Group work can also increase engagement because individuals can be assigned roles that allow them to be “experts in something,” so that they can be challenged at a level appropriate to their understanding, she says. To discuss and present various theories for why the Jamestown settlement failed or why the dinosaurs became extinct, for example, more advanced students may be “producers” charged with stopping their group periodically to summarize what is being said; those with attention deficits might be assigned to be “prop directors” to keep track of supplies needed to make a chart for the final presentation. 
And the shy, socially awkward child could play the part of the quiet guy who keeps to himself and is shunned by the rest of the community.

And the child with Asperger's could play the role of "little professor", who spends the entire time lecturing his group mates. Unless that's somehow contrary to group-centered discovery learning...


Independent George said...

more advanced students may be “producers” charged with stopping their group periodically to summarize what is being said

1. What happens if those "producers" are wrong?
2. Is it healthy for those advanced students to exert that level of authority over the others?
3. How far advanced do those students need to be in order to perform effectively?
4. What percentage of students meet the standard from #3?

Moira said...

Group work is awful. My kids hate it and with good reason. Most of the other kids want them to do all the work since they are the 'smart' ones. The teachers could care less what is going on, they just grade the end result. I've had my kids get D's on projects rather than make them carry the whole thing. Most of the projects are such garbage anyway. Group work sucks!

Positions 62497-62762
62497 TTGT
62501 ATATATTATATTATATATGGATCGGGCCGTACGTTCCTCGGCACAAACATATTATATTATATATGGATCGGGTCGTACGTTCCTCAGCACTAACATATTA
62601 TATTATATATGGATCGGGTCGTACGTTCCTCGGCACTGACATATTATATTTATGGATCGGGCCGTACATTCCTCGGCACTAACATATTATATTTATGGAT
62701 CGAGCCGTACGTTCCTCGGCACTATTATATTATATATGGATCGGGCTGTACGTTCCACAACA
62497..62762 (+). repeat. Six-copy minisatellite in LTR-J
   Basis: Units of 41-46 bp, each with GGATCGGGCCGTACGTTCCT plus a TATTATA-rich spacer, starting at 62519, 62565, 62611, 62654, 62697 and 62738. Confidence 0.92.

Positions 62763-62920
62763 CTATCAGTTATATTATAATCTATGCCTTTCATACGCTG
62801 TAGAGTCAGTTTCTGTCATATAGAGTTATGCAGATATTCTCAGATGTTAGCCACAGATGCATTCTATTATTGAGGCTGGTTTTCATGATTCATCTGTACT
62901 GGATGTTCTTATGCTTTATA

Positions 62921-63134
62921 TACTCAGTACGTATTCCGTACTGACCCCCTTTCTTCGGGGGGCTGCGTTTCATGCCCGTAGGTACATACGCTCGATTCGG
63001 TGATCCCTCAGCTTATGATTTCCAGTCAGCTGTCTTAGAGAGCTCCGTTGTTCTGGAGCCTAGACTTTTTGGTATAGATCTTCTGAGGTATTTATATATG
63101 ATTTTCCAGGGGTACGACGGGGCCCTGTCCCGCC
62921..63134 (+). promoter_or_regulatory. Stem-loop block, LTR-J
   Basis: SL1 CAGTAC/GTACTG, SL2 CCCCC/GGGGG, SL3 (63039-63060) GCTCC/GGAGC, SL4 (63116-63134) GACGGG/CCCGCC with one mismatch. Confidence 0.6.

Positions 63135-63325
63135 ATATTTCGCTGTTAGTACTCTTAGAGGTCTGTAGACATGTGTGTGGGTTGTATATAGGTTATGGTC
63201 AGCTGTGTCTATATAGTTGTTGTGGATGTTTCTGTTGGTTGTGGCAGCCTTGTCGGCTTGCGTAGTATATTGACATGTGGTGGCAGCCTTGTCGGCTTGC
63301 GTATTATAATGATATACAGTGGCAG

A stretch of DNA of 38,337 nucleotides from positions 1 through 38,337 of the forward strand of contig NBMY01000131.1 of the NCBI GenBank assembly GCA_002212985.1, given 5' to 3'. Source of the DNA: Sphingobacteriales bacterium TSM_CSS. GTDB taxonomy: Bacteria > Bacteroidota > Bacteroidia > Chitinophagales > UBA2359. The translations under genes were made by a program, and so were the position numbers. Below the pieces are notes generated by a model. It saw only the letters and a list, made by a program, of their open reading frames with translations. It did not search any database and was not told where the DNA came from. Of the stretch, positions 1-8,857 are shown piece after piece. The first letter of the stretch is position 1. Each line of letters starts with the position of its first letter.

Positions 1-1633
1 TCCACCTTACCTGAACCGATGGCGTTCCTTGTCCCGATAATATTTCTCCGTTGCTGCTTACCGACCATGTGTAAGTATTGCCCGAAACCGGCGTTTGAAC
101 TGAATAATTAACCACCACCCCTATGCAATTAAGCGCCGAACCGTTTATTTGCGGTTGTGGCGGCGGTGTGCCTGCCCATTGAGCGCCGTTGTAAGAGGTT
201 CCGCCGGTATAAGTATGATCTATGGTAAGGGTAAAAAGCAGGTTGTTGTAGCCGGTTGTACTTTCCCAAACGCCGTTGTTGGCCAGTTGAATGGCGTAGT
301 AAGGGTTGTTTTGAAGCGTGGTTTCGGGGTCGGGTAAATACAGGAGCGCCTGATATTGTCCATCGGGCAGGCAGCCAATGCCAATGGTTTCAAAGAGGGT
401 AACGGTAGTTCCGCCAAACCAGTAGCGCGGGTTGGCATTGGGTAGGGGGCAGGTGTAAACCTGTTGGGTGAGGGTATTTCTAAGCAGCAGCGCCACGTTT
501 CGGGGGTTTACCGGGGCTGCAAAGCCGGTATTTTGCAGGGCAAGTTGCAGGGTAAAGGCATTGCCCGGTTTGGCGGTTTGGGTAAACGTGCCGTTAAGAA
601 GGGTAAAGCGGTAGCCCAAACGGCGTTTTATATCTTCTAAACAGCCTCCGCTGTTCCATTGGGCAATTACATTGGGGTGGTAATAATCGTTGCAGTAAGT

Kate Coe said...

"those with attention deficits might be assigned to be “prop directors” to keep track of supplies needed to make a chart for the final presentation.

I can't think of a worse task for someone with ADD. Keeping track of markers and whiteboards? That's just nuts. I'm as ADD as they come, and I'm great at brainstorming, blue-skying, getting others to participate, but I'm not the person to count the widgets.

Barry Garelick said...

There is a presumption in ed school that students have a natural inclination to collaborate. I had the opportunity to teach a lesson in an algebra class at a local high school--this was part of an ed school class I was taking. As an experiment, when I assigned a problem, I told the students they could work in groups, or not, it was up to them. Only one group formed; the rest were content to work by themselves.

I had to report on my experience teaching the lesson in my ed school class, and actually have the class do one of the problems I had assigned. I gave the same instruction. Again, only one group formed: the teacher and the student sitting next to her.

When I reported that the same thing happened in the class where I taught the lesson, the teacher remarked "Interesting!"

LT said...

“I remember history in high school as just lecturing, and I didn’t enjoy it much”

This is throwing out the baby with the bath water. Because some teachers are poor lecturers we shouldn't simply eliminate a very effective teaching method and replace it with group work, which has huge downsides (such as the smart kids doing all the work).

Sure if a teacher drones on in a monotone voice the students won't learn much. But instead of switching to group work and other poor learning methods, it would make far more sense to improve the lecturing skills of teachers. Teachers need to be trained in how to engage their students. They need to learn how to involve them in the lesson. It's time for education schools to teach some useful skills.